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Isle of Dogs gets ack-ack gun back to defend London Docks —70 years on

PUBLISHED: 16:00 02 July 2012 | UPDATED: 22:32 02 July 2012

Mike Barraclough shows two-year-old Christina Dittrich from Millwall how wartime gunners were on lookout for enemy aircraft

Mike Barraclough shows two-year-old Christina Dittrich from Millwall how wartime gunners were on lookout for enemy aircraft

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The Isle of Dogs has finally got an ack-ack gun back in its wartime battery site which was installed to defend the London Docks 70 years ago.

The 30ft-long anti-aircraft cannon has been restored by volunteers at Millwall’s Mudchute Farm where four ack-acks were in place during the Blitz.

The gun was found in a field in Shropshire and transported earlier this year through the streets to the Isle of Dogs where it was restored and finally unveiled to the public last week, thanks to a £50,000 heritage grant from the National Lottery.

The farm is now using the gun as part of its heritage education programme for today’s generation of schoolchildren.

Its education officer Denise Lara told the Advertiser: “The gun is a living history of the East End which is important for the young generation to know their heritage.

“We do ‘role play’ with kids as air-raid wardens and build Anderson shelters to teach them what life was like then and grow our own ‘Dig-for-Victory’ vegetables.”

She displays models of the weekly food rations the wartime gunners received, just four bacon rashers, one fresh egg, a tin of dried eggs, a small portion cheese, cooking lard, tea and sugar.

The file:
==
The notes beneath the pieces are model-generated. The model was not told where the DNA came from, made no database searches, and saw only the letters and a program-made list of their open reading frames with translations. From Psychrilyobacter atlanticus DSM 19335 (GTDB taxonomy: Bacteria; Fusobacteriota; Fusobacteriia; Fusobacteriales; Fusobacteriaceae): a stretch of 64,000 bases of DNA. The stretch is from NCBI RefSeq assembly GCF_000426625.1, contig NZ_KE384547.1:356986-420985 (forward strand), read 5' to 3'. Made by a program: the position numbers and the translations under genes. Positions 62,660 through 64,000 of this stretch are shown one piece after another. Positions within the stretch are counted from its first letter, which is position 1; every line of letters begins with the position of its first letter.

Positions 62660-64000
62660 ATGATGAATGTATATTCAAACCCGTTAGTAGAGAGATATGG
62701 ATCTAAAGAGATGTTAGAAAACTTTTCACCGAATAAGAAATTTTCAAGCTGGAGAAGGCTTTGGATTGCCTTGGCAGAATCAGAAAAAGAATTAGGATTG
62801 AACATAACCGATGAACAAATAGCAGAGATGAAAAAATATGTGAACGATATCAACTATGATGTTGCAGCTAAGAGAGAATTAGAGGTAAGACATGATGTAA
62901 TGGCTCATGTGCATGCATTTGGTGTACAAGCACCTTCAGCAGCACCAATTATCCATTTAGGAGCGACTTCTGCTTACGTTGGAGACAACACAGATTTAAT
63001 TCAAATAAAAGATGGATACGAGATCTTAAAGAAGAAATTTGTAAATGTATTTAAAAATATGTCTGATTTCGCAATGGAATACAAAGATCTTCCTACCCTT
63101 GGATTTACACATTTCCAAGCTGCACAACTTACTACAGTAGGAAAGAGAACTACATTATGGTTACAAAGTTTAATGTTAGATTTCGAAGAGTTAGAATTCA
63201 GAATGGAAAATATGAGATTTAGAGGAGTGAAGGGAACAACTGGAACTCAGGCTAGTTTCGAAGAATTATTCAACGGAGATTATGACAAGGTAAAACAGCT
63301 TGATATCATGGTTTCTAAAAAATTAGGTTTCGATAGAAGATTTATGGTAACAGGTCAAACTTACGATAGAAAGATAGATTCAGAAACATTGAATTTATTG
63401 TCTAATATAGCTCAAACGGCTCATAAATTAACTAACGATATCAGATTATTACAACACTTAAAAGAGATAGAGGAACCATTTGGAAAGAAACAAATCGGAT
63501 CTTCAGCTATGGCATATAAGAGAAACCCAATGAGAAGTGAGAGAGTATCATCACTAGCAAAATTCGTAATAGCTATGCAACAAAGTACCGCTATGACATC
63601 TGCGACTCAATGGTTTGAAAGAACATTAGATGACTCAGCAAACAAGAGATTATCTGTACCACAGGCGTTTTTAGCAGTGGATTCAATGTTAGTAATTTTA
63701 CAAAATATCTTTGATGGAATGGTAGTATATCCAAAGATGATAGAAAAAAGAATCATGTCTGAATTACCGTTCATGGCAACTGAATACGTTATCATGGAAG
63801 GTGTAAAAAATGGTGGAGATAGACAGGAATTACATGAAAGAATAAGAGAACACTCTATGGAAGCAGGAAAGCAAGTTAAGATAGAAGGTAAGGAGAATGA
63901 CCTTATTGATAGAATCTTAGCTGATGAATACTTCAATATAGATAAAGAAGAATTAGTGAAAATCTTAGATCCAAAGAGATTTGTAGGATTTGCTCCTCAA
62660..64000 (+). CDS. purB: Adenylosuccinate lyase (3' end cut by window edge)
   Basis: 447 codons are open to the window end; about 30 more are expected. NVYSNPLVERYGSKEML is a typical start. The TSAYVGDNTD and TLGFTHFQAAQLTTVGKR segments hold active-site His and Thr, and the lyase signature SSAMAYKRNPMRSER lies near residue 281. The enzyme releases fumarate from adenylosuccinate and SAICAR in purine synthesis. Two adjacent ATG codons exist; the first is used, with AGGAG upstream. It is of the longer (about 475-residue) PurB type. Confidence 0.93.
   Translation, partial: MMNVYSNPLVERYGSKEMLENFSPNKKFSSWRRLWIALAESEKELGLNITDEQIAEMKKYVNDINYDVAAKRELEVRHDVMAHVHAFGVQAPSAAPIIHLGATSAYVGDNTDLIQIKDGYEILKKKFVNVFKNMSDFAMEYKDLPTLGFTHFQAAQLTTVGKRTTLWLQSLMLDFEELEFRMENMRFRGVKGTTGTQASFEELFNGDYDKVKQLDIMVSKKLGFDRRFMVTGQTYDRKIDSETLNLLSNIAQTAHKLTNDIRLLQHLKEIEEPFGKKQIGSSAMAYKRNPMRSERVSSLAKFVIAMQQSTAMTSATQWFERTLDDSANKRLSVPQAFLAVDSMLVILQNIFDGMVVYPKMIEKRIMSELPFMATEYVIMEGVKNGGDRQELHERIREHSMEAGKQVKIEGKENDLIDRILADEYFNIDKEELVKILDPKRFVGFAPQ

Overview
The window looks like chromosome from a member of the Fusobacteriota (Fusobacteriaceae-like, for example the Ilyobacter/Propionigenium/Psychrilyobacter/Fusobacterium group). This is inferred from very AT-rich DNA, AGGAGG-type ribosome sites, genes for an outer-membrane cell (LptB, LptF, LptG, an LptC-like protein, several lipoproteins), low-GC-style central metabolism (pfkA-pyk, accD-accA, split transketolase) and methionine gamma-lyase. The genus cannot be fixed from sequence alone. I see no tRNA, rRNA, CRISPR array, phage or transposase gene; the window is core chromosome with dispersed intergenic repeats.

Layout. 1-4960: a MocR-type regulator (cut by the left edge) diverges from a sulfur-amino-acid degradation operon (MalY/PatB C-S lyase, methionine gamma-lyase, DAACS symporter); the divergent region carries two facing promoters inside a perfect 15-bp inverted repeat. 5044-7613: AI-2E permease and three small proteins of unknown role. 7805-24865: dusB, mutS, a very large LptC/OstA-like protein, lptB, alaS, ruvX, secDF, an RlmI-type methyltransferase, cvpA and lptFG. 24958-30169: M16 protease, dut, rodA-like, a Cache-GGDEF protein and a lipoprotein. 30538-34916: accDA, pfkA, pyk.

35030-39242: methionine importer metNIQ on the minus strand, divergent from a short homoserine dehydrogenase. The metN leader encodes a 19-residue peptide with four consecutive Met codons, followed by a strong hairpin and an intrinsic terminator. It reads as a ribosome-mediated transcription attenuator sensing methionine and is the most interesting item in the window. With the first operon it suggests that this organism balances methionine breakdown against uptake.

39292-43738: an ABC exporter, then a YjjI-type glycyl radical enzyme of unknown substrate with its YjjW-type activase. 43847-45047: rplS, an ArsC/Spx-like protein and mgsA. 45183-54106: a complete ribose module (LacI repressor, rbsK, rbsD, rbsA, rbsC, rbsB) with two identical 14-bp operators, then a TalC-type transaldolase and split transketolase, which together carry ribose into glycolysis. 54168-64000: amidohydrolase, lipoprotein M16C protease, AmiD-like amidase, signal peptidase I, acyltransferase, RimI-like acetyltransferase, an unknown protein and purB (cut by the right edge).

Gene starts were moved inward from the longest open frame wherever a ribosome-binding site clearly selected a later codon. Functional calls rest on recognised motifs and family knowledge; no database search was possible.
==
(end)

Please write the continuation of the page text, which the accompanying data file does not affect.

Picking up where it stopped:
Mudchute Farm’s chairman Mike Barraclough said: “The children used to look at the old concrete gun-sites and wonder what they were.

“So the right thing was to find a genuine ack-ack gun and restore it to give a dimension of history and show how places change from war to peace.

“Churchill was concerned about public morale when the Blitz began and used these guns with their tremendous din to restore people’s confidence to show we were firing back.”

The anti-aircraft gunners, most of them just 18 or 19, were in constant danger. German pilots aiming for the docks followed the Thames and knew by the Isle of Dogs loop where to drop their bombloads.

The Mudchute today is visited by 46,000 children a year, plus the 19,000 from schools across east London taking part in its education programme.

The kids can now see a genuine ack-ack gun used to defend London when their grandparents were youngsters, to show how the East End has survived from war to peace.

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